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wolf hunt editorial
Wolves, such as this one spotted in 2006 near Wisconsin Dells, are being seen more frequently in the state.

As Wisconsin prepares for its first wolf hunt, hunters say using dogs to track wolves is essential to the hunt's success.

Animal welfare advocates, however, say the state is not doing enough to protect dogs from potentially deadly confrontations with wolves.

A Dane County judge temporarily has banned the use of dogs in the controversial hunt, and a hearing on the case is scheduled for this week.

Bob Welch, executive director of the Wisconsin Hunters Rights Coalition, an organization that was active in lobbying for the season and also in authoring the legislation creating the hunt, said hunters who cannot use dogs won't kill wolves.

"I think it would be very unlikely you'd even get one," Welch said.

Wisconsin would be the first and so far only state to allow hunting dogs to be used to track wolves. The state's Department of Natural Resources has set a goal of killing 200 of the state's more than 800 wolves during the five-month season beginning Oct. 15.

Dane County Circuit Court Judge Peter Anderson's order allows planning for the hunt — without dogs — to continue while he considers arguments from a group of humane societies and others that the DNR needs to create rules to keep dogs safe during the hunt.

Hunt supporters counter that any rules, such as requiring the use of leashes, would make dogs less effective in the hunt and as no other state allows such hunting the DNR doesn't have other models to look to.

A hearing on a state request to dismiss the lawsuit is Friday.

Hound-hunting tradition

Carl Sinderbrand, the Madison lawyer representing the plaintiffs, said other states have wolf hunting seasons that are expected to be successful even though hunting dogs aren't allowed.

States such as Montana have had successful wolf hunts without dogs. Even Alaska, Sinderbrand added, limits the use of dogs to using a leashed dog to track a wounded wolf.

Minnesota also is putting its first wolf hunting season in place but will not allow the use of dogs. Chris Niskanen, a spokesman for the Minnesota Department of Natural Resources, said the agency has set a quota of 400 wolves out of the state's total population of about 3,000.

The use of dogs "never really gained much traction" in Minnesota, according to Niskanen, who said agency biologists believe hunters without dogs as well as trappers will have little problem killing 400 wolves. He said the agency expects many wolves to be killed by trappers, which he added is the most effective method of taking a wolf.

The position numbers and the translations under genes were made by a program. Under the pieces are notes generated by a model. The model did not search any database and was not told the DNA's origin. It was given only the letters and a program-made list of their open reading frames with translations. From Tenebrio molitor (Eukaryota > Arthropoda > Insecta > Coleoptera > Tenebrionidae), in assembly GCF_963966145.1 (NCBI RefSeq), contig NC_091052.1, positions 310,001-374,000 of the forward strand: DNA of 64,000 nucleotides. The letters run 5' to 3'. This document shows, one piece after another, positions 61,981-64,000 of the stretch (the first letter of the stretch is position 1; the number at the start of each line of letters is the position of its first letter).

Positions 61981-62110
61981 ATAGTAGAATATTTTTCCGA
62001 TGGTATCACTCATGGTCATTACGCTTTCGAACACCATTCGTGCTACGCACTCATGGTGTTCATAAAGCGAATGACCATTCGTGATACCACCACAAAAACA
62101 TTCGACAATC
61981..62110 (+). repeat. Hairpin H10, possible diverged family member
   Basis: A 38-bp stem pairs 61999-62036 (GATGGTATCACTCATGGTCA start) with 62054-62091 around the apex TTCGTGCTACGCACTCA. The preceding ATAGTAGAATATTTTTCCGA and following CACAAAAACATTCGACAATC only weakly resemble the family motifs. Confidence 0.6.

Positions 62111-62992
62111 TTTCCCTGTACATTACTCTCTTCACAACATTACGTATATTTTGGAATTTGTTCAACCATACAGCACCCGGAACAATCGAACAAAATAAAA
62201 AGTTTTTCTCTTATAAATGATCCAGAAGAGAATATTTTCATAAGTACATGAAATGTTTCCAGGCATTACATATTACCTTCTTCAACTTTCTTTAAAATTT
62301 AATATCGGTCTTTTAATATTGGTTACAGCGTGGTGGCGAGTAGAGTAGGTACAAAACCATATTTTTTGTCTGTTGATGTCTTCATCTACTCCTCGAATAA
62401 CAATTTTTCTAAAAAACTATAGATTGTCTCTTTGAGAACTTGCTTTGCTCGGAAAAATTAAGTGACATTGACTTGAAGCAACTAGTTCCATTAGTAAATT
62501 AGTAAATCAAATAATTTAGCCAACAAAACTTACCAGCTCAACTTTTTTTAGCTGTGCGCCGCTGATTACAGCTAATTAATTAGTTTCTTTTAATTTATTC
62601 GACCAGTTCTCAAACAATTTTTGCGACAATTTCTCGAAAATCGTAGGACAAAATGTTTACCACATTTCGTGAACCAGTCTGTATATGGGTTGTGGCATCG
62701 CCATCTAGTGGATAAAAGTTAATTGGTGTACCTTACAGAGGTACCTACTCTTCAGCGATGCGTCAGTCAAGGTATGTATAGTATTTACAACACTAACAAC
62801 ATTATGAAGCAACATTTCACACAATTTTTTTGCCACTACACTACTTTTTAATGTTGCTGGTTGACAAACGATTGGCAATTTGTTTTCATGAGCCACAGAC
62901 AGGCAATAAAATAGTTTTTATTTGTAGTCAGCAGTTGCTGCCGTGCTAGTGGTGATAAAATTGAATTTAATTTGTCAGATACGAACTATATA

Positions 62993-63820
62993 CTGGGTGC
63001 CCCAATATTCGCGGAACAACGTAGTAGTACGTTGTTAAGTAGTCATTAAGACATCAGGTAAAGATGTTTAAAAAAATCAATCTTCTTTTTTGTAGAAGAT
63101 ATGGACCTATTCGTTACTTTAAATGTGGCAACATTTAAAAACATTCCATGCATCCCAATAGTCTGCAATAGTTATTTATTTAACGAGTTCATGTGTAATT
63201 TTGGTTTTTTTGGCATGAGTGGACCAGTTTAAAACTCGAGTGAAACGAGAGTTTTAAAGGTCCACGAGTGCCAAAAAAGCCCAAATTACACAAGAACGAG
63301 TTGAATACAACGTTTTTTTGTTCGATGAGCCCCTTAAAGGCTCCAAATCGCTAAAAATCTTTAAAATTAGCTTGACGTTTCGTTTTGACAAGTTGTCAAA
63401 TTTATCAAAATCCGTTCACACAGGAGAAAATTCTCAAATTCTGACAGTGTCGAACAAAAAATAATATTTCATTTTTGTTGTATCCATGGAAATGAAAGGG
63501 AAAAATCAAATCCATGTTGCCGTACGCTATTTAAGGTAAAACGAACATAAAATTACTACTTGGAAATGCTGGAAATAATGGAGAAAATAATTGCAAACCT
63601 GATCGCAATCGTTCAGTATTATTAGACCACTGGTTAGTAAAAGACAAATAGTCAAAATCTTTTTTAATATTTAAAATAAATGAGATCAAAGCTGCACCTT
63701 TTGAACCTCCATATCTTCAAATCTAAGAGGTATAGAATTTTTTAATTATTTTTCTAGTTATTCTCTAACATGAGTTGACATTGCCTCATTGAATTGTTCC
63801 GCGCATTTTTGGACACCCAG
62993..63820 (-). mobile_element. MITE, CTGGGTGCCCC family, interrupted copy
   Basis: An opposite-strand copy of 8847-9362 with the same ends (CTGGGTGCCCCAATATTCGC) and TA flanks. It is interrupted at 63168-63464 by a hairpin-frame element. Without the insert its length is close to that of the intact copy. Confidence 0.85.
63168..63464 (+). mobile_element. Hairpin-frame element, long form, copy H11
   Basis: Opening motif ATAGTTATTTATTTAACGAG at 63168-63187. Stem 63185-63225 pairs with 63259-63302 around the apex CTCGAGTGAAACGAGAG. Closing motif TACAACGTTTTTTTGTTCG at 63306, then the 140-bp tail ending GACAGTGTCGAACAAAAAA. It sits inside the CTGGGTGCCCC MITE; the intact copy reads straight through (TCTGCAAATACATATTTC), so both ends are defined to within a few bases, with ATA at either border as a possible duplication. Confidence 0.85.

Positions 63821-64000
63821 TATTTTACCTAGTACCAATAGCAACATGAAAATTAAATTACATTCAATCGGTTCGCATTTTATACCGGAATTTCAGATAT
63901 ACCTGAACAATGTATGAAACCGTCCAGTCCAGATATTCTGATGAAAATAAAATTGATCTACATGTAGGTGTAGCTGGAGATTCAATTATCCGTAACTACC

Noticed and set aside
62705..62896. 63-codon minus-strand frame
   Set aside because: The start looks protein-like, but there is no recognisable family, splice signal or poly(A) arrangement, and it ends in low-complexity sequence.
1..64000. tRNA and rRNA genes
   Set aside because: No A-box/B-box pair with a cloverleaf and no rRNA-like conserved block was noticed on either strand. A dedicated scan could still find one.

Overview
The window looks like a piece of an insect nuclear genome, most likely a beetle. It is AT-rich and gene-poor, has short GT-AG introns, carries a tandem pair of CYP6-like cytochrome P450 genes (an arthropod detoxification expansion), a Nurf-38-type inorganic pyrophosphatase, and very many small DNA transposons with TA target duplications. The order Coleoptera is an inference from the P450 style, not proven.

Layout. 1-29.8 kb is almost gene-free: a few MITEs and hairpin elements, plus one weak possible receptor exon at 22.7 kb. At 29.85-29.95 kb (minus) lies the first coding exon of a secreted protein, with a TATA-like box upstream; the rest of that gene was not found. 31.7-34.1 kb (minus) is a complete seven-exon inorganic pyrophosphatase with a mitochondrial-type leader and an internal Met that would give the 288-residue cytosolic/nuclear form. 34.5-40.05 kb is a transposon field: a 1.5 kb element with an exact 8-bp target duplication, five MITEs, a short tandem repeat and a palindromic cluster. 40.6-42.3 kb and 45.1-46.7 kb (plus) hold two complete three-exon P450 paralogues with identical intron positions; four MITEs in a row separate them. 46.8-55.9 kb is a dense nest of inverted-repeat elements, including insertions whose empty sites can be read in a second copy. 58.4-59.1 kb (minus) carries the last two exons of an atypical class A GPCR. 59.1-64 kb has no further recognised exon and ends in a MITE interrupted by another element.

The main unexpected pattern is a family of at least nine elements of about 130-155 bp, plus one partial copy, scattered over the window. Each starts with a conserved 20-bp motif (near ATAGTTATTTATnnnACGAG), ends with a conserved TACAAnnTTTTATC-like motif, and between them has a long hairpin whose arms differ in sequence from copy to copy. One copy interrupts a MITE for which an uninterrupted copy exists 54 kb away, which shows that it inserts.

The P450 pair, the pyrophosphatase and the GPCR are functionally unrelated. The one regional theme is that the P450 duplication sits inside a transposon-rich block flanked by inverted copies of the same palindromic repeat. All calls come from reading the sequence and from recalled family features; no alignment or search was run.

As for differences between Wisconsin and Minnesota on the issue, Niskanen said Minnesota does not have a strong hound-hunting tradition such as that found in Wisconsin. Indeed, one of the most vocal groups in support of the Wisconsin wolf hunt was the Wisconsin Bear Hunters' Association. Almost all bear hunters use hounds to track their prey and force it into a tree.

Dogs drive wolves

How would a wolf hunt with dogs work?

Welch said the law allows hunters to use up to six dogs. The dogs, he said, are used when there is snow that permits tracking. When the hunters find a wolf track, the dogs are released. They are outfitted with GPS collars that allow the hunters, on all-terrain vehicles or in trucks, to keep track of the location of their dogs.

The hunters split into groups. One group moves out ahead of the dogs, Welch said, and waits for the dogs to drive the wolf to them.

They then shoot the wolf when it comes into sight.

Areas hunted can be anywhere from one to 10 square miles in size, said Welch. Hunters would only release their dogs when one wolf rather than an entire pack is present.

Welch said physical confrontations between dogs and wolves are highly unlikely because evidence shows a single wolf will run from a dog rather than turning to face it down in a fight.

"The first objective of a wolf is to get away," said Welch.

But Sinderbrand said state payments to hunters who have lost dogs to wolves during the bear hunting season say otherwise. He said that between 1985, when wolf depredation claims were first paid, and 2011, the state has paid claims on 195 dogs killed by wolves either while hunting bears or training for the hunt.

Even so, Sinderbrand indicated the plaintiffs are not seeking to stop the wolf hunt but rather are trying to get regulations in place that would offer more protection for dogs.

Sinderbrand said such regulations could require the use of leashes, limit the dogs allowed to scenting hounds that are less likely to attack a wolf, and require professional training of wolf hounds.

Welch said such regulations, especially rules that would require the use of leashes, are impractical. He said such rules "have no bearing on what happens in the real world."

Hunt moving forward

Meanwhile, the DNR has indicated it will move ahead with plans for a wolf hunt in which dogs are not allowed, at least for now.

Kurt Thiede, who is overseeing the administrative details of the hunt for the agency, said under the wolf hunting law, the use of dogs is now not allowed until after the deer hunting season ends. The extra time might allow for the legal case to be resolved. Or, at least, there might be time to get rules in place if Anderson orders them to be written.

As of late Friday, the agency had received more than 20,000 applications for wolf permits.

Thiede said the agency plans to hold a drawing to select the final 1,160 permits early this week.

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